• 8.
    Westerbotn, Margareta
    et al.
    Sophiahemmet högskola.
    Kneck, Åsa
    Ersta Sköndal University College, Department of Health Care Sciences. Karolinska institutet.
    Hovland, Olav Johannes
    Norge.
    Elrond, Malene
    Danmark.
    Pedersen, Ingrid
    Danmark.
    Lejonqvist, Gun-Britt
    Finland.
    Dulavik, Johild
    Island.
    Ecklon, Tove
    Danmark.
    Nilsson, Inga-Lill
    Högskolan i Borås.
    Sigurdardottir, Árún K
    Island.
    Taking part in Nordic collaboration; nursing students' experiences and perceptions from a learning perspective: A qualitative study.2015In: Nurse Education Today, ISSN 0260-6917, E-ISSN 1532-2793, Vol. 35, no 5, p. 712-717Article in journal (Refereed)
    Abstract [en]

    BACKGROUND: Nordic networking of different kinds has a long tradition aiming to increase collaboration and understanding between citizens in different countries. Cultural competence in relation to health care and nursing is important for clinical nurses and is a central issue in nurse education.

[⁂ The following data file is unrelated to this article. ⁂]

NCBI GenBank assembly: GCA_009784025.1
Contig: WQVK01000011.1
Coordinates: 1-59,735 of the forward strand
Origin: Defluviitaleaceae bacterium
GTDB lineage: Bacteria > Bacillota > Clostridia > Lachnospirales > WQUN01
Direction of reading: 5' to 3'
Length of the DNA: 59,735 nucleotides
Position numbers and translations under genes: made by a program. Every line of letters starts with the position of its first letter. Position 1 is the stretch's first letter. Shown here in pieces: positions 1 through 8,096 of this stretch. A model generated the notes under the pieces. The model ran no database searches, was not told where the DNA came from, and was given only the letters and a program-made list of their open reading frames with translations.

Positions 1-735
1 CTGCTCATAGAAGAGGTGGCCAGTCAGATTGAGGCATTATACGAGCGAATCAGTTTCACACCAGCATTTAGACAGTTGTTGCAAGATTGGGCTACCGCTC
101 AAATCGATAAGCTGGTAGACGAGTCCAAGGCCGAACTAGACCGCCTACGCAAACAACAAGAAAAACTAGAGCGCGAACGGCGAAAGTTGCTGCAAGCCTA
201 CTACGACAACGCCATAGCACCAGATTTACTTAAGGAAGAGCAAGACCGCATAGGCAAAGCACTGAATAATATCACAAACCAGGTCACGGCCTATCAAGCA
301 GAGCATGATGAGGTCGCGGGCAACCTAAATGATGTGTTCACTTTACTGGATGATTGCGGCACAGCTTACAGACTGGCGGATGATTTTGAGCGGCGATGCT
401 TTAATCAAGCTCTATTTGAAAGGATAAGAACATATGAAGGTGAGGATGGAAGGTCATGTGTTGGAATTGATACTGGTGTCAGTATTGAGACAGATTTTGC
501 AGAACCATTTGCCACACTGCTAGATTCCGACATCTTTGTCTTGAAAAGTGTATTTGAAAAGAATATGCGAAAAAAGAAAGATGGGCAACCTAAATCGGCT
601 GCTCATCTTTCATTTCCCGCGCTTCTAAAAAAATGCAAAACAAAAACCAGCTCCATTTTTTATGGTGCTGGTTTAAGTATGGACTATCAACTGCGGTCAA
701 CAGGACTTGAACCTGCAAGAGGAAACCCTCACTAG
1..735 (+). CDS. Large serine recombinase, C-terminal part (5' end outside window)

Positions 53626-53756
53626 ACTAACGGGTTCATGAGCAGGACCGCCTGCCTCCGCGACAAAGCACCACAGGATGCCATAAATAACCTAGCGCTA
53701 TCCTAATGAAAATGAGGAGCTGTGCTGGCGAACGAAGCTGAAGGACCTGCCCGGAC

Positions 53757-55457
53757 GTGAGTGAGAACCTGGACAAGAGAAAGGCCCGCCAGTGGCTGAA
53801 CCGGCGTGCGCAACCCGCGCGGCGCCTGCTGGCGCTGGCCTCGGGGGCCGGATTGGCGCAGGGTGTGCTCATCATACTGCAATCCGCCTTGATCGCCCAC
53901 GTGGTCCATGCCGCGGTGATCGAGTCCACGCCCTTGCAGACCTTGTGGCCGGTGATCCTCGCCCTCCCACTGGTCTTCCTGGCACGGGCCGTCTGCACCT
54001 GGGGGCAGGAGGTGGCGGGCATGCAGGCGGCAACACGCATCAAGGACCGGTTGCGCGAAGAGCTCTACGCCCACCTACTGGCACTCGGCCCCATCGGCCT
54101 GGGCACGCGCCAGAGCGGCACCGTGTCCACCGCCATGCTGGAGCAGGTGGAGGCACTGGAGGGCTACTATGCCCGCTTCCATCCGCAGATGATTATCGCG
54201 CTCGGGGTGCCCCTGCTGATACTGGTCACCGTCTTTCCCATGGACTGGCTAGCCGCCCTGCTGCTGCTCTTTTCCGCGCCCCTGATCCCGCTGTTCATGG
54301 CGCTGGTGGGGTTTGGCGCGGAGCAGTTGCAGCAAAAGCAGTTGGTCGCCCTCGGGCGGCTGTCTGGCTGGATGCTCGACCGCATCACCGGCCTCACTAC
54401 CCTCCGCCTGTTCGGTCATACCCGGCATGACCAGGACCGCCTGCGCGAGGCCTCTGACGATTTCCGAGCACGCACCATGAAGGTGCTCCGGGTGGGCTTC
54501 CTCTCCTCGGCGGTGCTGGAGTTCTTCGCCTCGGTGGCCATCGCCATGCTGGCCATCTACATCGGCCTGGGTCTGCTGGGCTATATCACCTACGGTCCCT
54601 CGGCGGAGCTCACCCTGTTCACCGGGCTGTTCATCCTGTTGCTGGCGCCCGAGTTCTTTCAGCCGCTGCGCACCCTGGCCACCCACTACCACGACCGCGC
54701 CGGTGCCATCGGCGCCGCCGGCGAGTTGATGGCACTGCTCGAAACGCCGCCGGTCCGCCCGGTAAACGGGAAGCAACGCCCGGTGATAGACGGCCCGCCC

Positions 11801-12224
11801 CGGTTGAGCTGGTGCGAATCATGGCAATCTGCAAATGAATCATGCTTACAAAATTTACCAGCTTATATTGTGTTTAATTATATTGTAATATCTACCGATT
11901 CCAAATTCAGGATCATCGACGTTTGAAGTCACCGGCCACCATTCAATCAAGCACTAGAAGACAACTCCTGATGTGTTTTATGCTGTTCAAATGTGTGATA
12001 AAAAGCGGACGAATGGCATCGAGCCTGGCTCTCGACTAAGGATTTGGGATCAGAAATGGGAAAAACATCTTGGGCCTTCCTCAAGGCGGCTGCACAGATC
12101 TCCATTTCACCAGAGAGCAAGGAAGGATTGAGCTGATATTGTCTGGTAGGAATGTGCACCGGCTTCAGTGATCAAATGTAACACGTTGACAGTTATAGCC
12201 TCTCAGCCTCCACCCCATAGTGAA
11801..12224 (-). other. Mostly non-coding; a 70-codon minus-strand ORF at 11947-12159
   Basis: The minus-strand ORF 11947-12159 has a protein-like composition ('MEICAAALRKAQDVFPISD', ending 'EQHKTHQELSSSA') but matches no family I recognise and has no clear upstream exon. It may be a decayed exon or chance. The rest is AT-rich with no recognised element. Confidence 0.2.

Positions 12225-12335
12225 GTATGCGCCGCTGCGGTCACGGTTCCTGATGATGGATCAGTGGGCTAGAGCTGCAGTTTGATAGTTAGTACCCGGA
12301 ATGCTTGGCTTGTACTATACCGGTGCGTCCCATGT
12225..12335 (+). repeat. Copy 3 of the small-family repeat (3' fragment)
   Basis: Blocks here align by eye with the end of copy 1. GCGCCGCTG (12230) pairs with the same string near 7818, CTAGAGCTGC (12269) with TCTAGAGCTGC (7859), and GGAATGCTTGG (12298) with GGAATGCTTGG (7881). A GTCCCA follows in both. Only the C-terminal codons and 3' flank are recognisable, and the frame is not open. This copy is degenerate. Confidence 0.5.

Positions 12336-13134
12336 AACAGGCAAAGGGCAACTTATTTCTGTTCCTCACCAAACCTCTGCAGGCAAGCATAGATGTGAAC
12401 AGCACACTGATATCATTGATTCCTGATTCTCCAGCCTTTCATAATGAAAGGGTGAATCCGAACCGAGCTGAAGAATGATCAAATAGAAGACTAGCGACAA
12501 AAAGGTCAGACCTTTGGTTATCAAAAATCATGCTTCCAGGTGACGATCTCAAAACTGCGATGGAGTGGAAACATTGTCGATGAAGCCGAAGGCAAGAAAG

OBJECTIVE: To gain an understanding of what nurse students experienced and learned during an intensive course in diabetes together with students and nurse educators from Denmark, Finland, Iceland, Norway, Sweden and the Faroe Islands.

    METHODS: In 2012, an intensive course within the Nordic network, Nordkvist, was conducted in Faroe Islands with the theme "Nursing - to live a good life with diabetes". To answer the objective of the study, 26 students conducted written reflections based on two questions. The data was analyzed using qualitative content analysis.

    RESULTS: Through meetings with nurse students and educators from the Nordic countries the intensive course strengthened the students' identification with the nursing profession. The students gained new perspectives on diabetes, such as how complex it can be to live with a chronic illness. Because of the difficulties in understanding one another and because of different mother tongues, the students gained a better understanding of patients' vulnerability in relation to hospital jargon and how it felt to be in an unfamiliar place.

    CONCLUSIONS: The intensive course increased the students' personal and professional growth, cross-cultural competence, and their identification with nursing. Students' understanding of health care in the Nordic countries improved as similarities and differences were recognized.

  • 9.
    Öhlén, Joakim
    et al.
    Göteborgs universitet.
    Furåker, C
    Jakobsson, E
    Bergh, I
    Hermansson, E
    Impact of the Bologna process in Bachelor nursing programmes: The Swedish case2011In: Nurse Education Today, ISSN 0260-6917, E-ISSN 1532-2793, Vol. 31, no 2, p. 122-8Article in journal (Refereed)